Greek influences on clothing

Written by jessa menamos
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Greek influences on clothing
The Greek goddess Hera exemplifies Greek clothing. ( Images)

Greek culture may be renowned for epic tragedies, but this sombre theme did not carry over to their fashion sense. Today, women can unleash their inner Greek goddess with Greek inspired clothing. Contemporary fashion designers have looked to Greek culture, art and ideals to create some of the trendiest clothes today.

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The Greeks were masters of tasteful seduction. They knew how to show their assets, while not showing anything distasteful. They loved using transparency in their clothing from gowns to veils. For scholar John Vaio, the idea of transparency in Greek clothing "create[d] a palpable tension between female modesty and sexual attractiveness" as seen in ancient Greek statues of "modesty gestures and massive rounded bodies, completely covered in transparent clothing." Today, this tension of modesty and sexuality is apparent in garments like sheer maxi dresses.


The Mediterranean climate also produced the sultry and practical one-shoulder look. The common one-shoulder Greek gowns have led to novel one-shoulder summer dresses, shirts and swimming costumes. This look shows off your goddess glow tan while keeping you fresh and cool. The one shoulder look toys with the Greek tension between modesty and sexual attractiveness.


Designer Mariano Fortuny y Madrazo was inspired by Greek chiton clothing. While Fortuny's design was known as the Delphos gown, it is commonly referred to as a tunic dress. The fluted dress with pleating was a spin off ionic chiton. Ionic chitons were used by both sexes in Greece, although they were usually a female piece of clothing. The hallmarks of the chiton is the extended, flowing and usually pleated arms of the gown. It was made by sewing two pieces of thin woollens together. In Phoenician times, ionic chitons were popular among musicians and charioteers.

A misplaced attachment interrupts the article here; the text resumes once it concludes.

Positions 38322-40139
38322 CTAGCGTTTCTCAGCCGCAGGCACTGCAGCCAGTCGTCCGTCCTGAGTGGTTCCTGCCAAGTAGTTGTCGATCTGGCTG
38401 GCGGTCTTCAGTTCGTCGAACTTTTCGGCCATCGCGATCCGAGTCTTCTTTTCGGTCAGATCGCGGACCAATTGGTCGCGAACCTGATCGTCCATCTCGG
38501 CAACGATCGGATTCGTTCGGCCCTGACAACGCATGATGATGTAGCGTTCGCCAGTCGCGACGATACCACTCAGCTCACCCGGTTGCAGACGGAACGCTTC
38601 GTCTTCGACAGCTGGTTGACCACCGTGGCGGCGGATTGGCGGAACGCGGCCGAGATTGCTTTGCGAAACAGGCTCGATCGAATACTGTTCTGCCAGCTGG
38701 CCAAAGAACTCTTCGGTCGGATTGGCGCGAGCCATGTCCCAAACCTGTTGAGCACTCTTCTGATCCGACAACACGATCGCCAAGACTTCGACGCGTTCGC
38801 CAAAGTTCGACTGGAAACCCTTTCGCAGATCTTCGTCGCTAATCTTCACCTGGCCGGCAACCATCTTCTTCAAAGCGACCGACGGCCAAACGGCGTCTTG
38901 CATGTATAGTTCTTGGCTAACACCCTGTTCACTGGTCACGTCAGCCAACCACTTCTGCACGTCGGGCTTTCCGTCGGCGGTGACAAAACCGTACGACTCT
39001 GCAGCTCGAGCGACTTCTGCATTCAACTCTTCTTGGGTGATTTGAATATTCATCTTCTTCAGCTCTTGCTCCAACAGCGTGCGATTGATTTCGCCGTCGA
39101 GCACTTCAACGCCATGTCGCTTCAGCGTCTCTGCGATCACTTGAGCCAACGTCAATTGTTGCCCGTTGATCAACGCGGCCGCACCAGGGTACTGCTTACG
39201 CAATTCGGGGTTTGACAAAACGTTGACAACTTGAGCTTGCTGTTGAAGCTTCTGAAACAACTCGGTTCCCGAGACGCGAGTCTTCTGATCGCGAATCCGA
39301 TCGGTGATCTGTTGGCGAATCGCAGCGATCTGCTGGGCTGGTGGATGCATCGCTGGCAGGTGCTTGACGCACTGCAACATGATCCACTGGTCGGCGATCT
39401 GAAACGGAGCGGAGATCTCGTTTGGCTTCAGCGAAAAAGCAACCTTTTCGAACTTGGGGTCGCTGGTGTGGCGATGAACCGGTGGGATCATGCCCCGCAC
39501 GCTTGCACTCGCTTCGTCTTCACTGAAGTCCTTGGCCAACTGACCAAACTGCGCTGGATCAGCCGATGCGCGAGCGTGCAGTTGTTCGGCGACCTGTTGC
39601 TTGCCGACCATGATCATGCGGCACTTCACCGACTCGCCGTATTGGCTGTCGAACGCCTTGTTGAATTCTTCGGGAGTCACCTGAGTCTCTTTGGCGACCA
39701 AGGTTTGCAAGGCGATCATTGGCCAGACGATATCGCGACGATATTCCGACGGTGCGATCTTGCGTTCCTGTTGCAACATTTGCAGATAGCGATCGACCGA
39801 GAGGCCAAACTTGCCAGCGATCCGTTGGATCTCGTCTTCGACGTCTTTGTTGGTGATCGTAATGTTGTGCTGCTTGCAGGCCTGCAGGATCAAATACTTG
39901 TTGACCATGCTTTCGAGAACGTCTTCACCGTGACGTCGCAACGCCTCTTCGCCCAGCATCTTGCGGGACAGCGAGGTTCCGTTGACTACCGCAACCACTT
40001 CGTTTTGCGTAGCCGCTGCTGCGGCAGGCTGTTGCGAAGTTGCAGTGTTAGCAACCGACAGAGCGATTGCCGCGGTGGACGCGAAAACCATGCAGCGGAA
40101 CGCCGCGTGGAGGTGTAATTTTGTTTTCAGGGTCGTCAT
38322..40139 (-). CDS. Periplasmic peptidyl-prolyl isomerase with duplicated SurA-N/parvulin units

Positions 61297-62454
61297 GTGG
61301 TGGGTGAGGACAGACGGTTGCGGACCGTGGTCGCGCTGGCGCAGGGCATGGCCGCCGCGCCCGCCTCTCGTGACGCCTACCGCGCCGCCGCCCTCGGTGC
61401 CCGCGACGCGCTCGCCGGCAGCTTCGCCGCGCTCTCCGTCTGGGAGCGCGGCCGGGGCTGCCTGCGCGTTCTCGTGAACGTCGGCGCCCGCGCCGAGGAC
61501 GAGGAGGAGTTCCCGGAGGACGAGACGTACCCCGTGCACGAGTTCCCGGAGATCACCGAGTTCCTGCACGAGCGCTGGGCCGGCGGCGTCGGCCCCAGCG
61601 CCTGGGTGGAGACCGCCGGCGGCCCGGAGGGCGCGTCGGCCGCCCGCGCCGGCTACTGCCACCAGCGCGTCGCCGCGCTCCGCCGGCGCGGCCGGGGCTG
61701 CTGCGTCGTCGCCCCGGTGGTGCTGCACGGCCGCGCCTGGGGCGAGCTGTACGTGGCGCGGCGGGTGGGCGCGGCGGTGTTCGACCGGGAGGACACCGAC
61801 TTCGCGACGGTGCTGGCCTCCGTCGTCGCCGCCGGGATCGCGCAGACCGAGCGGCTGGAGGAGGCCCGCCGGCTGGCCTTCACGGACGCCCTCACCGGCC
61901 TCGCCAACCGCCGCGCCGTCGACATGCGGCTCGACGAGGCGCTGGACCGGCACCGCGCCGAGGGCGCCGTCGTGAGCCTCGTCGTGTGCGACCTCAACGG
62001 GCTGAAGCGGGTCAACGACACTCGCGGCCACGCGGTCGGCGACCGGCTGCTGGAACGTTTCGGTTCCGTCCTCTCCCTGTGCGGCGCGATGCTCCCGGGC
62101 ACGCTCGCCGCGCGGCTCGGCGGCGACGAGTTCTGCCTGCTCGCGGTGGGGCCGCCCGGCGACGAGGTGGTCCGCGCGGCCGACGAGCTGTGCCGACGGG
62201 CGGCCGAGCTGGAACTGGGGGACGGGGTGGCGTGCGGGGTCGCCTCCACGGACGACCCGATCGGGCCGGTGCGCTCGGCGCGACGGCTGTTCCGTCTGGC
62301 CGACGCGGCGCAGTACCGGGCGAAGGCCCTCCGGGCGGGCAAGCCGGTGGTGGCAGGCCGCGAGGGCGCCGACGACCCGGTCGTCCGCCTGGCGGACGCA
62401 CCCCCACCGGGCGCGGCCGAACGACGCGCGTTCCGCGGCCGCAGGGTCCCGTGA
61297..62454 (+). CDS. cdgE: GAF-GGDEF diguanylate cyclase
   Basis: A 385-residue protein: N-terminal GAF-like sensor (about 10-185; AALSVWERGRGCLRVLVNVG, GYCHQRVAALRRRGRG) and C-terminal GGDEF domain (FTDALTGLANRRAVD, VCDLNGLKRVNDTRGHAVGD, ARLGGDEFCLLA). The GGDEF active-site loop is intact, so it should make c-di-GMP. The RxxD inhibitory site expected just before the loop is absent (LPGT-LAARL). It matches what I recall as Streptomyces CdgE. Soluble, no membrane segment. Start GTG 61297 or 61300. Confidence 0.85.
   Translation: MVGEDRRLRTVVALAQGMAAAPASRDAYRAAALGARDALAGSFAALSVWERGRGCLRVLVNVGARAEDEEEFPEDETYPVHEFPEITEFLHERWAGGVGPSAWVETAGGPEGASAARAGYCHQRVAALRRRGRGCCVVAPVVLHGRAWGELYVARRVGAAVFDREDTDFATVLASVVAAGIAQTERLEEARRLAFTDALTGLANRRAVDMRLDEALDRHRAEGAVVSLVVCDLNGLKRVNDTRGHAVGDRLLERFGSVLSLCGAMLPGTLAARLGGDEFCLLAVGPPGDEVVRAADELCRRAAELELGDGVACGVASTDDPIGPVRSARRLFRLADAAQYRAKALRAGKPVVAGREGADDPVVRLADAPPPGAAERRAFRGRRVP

The Greeks were masters of the flowing and ethereal draping technique. The juxtaposition of flowing movement and hugging of the body is known as tailored draping and plays with Greek ideas of sexual attractiveness. Designer hopefuls like Rami Kashu from "Project Runway" and masters like Oscar de la Renta are draping aficionados. Madame GREs, who was also a sculptor, directly cited the influence of Grecian draping in her designs.

Grecian Dress

Greek goddess dresses are no longer for your college's fraternity Halloween party. Whether draped, pleated, one-shoulder, chunky or T-strapped, designers couture designers like Elie Saab, Valentino, James Coviello and Gucci are creating luxury Grecian dresses. Not only is the construction of these dresses versatile, but they also come in myriad colours from feminine pastels to bold colours. Hollywood red carpets have seen plenty of celebrities like Mischa Barton and Rihanna grace the red carpet in their chichi Grecian gowns.

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